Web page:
Anh Thu Duong
3 July 2017
Anh Thu Duong, joined the Executive Master in International Law in Armed Conflict in 2011. She completed the programme in 2013, pursuant to the defence of her thesis entitled ‘The principle of complementarity and the future of the international criminal justice system of the Rome Statute’.
Anh Thu has been working for more than ten years for the Swiss Federal Department of Foreign Affairs, mainly dealing with human rights, notably through a secondment to the Office of the United Nations High Commissioner for Human Rights and to the Presidency of the Human Rights Council. Anh Thu is now part of the humanitarian affairs section of the Swiss Permanent Mission to the UN Office at Geneva where she contributes to the multilateral engagement of Switzerland with UN humanitarian organizations (such as OCHA, UNICEF, WFP, etc.) both at the institutional and operational levels.
Anh Thu also holds a degree in International Relations from the Graduate Institute of International Studies (Geneva, Switzerland) and a Master of Arts in Politics and International Relations from the University of New South Wales (Sydney, Australia).
Having studied international relations, I had a good idea of international law. But I really wanted to seriously deepen my knowledge, so as to acquire the solid legal background much needed in the numerous international negotiations I was involved in. The Executive Master brought me that legal background and helped me feeling more confident in my daily work.
I would probably say that the course on weapons and armed conflict was very challenging. It was indeed hard to understand the concrete application of this course until we got to the exam and were faced with a practical case. Then, the raison d’être of studying disarmament law became crystal clear!
The incredibly rich discussions and debates we held during our courses on a wide variety of issues that had concrete ramifications in real life. That was very stimulating to discuss and build an argumentation vis-à-vis people that had different perspectives, due to their different background.
Very much so. I still keep in touch with friends I have met thanks to the Executive Master and have even met some of them again in the professional context.
Without any hesitation. The Executive Master has really been an enlightening (although incredibly hard!) experience. It provided me with the intellectual stimulation that further nourished my interest in my professional work but also more broadly in issues at the heart of international Geneva.
Defence Images//Crown Copyright
Our new Military Briefing: Persons with Disabilities and Armed Conflict provides guidance to the armed forces on how to integrate a disability perspective into military manuals and the training of their militaries.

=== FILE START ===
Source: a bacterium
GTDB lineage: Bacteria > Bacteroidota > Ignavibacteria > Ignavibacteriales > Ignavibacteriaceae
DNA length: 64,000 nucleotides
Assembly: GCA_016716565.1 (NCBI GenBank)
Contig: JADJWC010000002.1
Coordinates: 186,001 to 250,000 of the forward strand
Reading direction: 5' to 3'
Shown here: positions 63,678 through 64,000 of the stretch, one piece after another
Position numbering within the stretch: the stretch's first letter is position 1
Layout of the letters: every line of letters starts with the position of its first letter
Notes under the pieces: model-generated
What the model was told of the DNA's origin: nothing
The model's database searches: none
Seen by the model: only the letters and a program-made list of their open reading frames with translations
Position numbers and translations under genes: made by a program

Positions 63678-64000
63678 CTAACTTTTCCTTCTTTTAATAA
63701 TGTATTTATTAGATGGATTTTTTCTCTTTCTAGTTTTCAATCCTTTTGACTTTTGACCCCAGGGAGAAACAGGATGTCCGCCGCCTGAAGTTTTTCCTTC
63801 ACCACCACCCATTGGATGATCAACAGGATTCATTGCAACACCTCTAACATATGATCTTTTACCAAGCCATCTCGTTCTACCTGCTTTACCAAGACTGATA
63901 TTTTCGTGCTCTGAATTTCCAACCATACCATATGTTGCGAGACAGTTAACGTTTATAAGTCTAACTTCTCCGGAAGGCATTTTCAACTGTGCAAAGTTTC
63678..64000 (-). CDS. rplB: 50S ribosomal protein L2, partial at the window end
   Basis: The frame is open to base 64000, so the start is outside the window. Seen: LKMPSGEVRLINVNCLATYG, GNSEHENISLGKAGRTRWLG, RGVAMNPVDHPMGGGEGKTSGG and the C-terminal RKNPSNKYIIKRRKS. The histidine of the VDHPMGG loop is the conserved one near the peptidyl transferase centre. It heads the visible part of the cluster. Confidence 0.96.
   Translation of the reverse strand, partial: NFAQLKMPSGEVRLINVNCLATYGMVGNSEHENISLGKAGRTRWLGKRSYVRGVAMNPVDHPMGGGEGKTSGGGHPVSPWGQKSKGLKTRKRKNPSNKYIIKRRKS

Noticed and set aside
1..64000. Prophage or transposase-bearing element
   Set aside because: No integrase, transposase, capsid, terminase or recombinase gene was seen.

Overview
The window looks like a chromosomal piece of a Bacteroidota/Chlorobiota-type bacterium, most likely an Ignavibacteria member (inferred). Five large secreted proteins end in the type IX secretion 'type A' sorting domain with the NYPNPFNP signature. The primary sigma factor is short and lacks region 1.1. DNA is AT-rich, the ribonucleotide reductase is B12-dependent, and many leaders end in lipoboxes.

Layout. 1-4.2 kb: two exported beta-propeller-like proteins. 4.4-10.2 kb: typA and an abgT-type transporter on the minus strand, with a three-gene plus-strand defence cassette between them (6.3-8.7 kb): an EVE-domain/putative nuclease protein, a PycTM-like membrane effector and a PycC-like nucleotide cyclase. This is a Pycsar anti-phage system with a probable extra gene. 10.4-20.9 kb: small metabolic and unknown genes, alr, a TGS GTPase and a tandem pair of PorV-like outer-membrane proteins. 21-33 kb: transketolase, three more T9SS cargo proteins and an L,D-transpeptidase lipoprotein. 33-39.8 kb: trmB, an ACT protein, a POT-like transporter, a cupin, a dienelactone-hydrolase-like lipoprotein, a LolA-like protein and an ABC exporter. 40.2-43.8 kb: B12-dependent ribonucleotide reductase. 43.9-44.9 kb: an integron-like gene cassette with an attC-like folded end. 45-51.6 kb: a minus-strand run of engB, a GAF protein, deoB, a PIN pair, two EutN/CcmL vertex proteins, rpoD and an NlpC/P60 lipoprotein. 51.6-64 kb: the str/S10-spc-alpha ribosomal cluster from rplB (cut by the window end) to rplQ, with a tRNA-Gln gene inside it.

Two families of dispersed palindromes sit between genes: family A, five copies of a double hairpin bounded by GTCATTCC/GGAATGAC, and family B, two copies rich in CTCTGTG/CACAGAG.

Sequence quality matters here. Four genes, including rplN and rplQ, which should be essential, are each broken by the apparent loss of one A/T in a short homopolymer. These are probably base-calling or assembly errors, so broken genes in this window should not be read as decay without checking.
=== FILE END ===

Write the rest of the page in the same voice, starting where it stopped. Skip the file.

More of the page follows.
All LLM students – with the exception of one who pleaded online from Ethiopia – could plead at Villa Moynier in front of the jury composed of Professor Marco Sassòli and Lizaveta Tarasevich, an alumna of the Geneva Academy and Teaching Assistant at the University of Geneva.
UN Photo/Manuel Elias
This IHL Talk, co-organized with the International Peace Institute (IPI), aims at contrasting approaches to, and decision-making on, humanitarian affairs in the relevant multilateral fora in New York and Geneva.
The 2021 edition will address two contemporary challenges and issues related to armed conflict: the classification of non-international armed conflicts in which a myriad of armed non-state actors are involved; and cyber conflicts.
This short course, which can be followed in Geneva or online, looks at the sources from which public international law rules stem and at the entities that are empowered with the capacity of law-making in the international legal order. It aims at enabling participants to develop a global perception of the international normative system.
This short course, which can be followed in Geneva or online, discusses the protection offered by international humanitarian law (IHL) in non-international armed conflicts (NIACs) and addresses some problems and controversies specific to IHL of NIACs, including the difficulty to ensure the respect of IHL by armed non-state actors.
Via a new lecture series on disruptive military technologies, this project aims at staying abreast of the various military technology trends; promoting legal and policy debate on new military technologies; and furthering the understanding of the convergent effects of different technological trends shaping the digital battlefield of the future.
Resulting from traditional legal research and informal interviews with experts, the project aims at examining how – if at all possible – IHL could be more systematically, appropriately and correctly dealt with by the human rights mechanisms emanating from the Charter of the United Nations, as well from universal and regional treaties.